4. When several cities, countries, or rivers, at great distances from each other, are found to be called by the same name, the coincidence cannot be attributed to accident, but some specific cause for such an effect must be looked for. Thus we have several cities called Heliopolis, or the city of the Sun; the reason for which is sufficiently obvious. Thus, again, there were several Alexandrias; and on close examination we find two Ethiopias alluded to in ancient history-one above the higher or southern part of Egypt, snd the other somewhere to the east of it, and, as it has been thought, in Arabia. The people of this latter are called Cushim in the Hebrew text of the Old Testament, and Ethiopians by the text of the Septuagint, or the Seventy. That they cannot have been the Ethiopians of Africa is evident from a single paseage,' where they are said to have invaded Judah in the days of Asa, under Zerah, their king or leader. But the Lord smote the Cushim; and Asa and the people that were with him pursued them unto Gerar; and the Ethiopians were overthrown, and they (i. e. Asa and his people) smote all the cities round about Gerar, &c. Whence it plainly follows, that the Cushim here mentioned, were such as inhabited the parts adjoining to Gerar, and consequently not any part of the African Ethiopia, but Arabia.

When it is said that Asa smote the Cushites or Ethiopians, in number a million of soldiers, as far as Gerar, and despoiled all the cities round about, it is absurd to suppose that the Gerar in the lot of the tribe of Simeon is meant. The expression all the cities and the million of men cannot apply to the little town of that tribe. Probably the city in Wilkinson's Atlas, in the Tabula Orienta/is, at the side of the Persian gulf, which is called Gerra, is the city meant by the word Gerar; and that Saba was near where it is placed by Dr. Stukeley, or somewhere in the Peninsular, now called Arabia.

In 2 Chron. xxi. 16, it is said, A,u{ 0/ the Arabians that were Ileal' the Ethiopians. This again shews that the Ethiopians were in the Peninsula, or bordered on it to the eastwards. They could 'not have lived to the west, because the whole land of Egypt lay between them, if they went by land; and the Red Sea lay between the two nations westwards.

12 Chron. xiv. 9-15.



In Habakkuk iii. 7, the words Midian and Cushan are used as synonyms: I saw the tellts of Cushan in aJlliction: the curtailts of the land of Midian did tremble.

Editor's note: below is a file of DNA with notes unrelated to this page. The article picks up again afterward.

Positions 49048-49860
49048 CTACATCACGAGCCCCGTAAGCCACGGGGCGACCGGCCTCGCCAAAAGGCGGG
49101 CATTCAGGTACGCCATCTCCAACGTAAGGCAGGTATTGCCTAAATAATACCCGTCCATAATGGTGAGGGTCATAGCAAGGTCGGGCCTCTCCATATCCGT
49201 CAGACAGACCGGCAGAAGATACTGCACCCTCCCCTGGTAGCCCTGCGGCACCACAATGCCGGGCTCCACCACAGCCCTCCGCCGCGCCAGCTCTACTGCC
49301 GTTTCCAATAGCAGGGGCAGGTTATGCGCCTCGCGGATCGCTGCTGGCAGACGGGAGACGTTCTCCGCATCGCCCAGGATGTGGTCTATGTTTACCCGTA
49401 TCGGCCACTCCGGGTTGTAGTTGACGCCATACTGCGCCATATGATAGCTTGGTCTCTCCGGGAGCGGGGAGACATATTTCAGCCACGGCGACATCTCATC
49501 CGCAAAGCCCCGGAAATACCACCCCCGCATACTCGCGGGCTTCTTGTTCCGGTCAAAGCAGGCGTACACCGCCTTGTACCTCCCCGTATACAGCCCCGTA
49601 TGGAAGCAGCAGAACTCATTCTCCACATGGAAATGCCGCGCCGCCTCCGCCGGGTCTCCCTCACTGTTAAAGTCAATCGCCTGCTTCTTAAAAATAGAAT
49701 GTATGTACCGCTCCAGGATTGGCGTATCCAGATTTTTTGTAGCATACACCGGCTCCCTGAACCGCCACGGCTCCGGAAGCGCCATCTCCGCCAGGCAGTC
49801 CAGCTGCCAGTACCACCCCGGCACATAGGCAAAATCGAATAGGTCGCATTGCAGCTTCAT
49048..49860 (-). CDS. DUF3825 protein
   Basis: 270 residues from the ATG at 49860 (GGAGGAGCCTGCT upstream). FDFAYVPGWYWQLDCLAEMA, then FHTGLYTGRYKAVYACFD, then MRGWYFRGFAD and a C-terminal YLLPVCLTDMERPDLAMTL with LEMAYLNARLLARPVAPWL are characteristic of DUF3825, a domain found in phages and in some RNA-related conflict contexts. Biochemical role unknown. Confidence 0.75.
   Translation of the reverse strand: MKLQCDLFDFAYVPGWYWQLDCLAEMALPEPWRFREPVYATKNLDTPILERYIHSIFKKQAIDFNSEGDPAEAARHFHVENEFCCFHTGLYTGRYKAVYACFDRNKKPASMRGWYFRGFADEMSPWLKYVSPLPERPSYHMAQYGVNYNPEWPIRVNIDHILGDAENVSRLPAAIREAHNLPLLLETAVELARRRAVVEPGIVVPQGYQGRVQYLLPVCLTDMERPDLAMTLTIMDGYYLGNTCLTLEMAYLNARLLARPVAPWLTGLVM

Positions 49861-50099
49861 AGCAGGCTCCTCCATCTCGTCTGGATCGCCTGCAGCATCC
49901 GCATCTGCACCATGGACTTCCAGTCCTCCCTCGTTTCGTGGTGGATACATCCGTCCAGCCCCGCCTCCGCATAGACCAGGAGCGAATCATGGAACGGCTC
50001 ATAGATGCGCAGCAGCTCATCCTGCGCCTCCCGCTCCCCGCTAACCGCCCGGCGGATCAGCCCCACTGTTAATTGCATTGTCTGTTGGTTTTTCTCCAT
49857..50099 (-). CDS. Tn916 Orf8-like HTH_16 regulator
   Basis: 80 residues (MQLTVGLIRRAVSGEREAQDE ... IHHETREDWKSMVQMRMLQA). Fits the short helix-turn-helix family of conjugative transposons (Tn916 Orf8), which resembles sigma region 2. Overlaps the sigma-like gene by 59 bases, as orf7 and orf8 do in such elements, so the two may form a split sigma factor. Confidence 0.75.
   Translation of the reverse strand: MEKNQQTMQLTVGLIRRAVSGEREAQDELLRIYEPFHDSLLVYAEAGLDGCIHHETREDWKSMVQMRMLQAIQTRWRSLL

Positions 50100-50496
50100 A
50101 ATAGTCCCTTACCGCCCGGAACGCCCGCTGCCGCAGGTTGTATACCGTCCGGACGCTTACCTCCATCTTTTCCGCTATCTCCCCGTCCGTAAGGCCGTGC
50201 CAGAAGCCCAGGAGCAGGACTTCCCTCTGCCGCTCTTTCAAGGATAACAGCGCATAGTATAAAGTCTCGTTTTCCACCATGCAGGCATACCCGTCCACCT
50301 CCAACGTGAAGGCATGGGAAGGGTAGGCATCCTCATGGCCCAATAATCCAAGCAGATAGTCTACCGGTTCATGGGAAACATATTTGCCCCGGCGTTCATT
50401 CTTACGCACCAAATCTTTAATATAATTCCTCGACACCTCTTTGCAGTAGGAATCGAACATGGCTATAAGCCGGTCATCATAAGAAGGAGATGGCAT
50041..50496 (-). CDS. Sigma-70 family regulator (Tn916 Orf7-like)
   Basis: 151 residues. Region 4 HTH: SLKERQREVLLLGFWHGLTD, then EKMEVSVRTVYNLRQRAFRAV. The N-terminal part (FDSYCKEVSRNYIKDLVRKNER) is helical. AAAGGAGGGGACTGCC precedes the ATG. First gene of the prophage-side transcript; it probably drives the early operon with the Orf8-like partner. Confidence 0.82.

It is said in Numbers xii. I, "And Mi·riam alzd Aaron spake against Moses, because of the Ethiopian woman whom he had married,' for he had married an Ethiopian woman." n1fVI:l cusit. It appears that this Ethiopian woman was the daughter of Jethro, priest of Midian, near Horeb, in Arabia.!

5. Dr. Wells has justly observed that the Cush spoken of in Scripture is evidently Arabia, from Numbers xii. I, just cited; and that if is also certain, from Exodus ii. 15-21, that the wife of Moses was a Midianitish woman; and it is proved that Midian or Madian was in Arabia, from Exodus iii. I, &c.; consequently the Cush here spoken of, and called Ethiopia, must necessarily mean Arabia. He also proves, from Ezek. xxix. 10, that when God says he "will make the land desolate from the tower of Syene to the borders of-Ethiopia," Cush, he cannot mean an African Cush, because he evidently means from one boundary of Egypt to the other: and as Syene is the southern boundary between the African Ethiopia and Egypt, it cannot possibly be that he speaks of the former, but of the other end ofEgypt, which is Arabia.

The circumstance of the translators of the Septuagint version of the Pentateuch having rendered the word Cush by the word Ethiopia, is a very decisive proof that the theory of two Ethiopias is wellfounded. Let the translators have been who they may, it is totally impossible to believe that they could be so ignorant as to suppose that the African Ethiopia could border on the Euphrates, or that the Cushites could be African Ethiopians.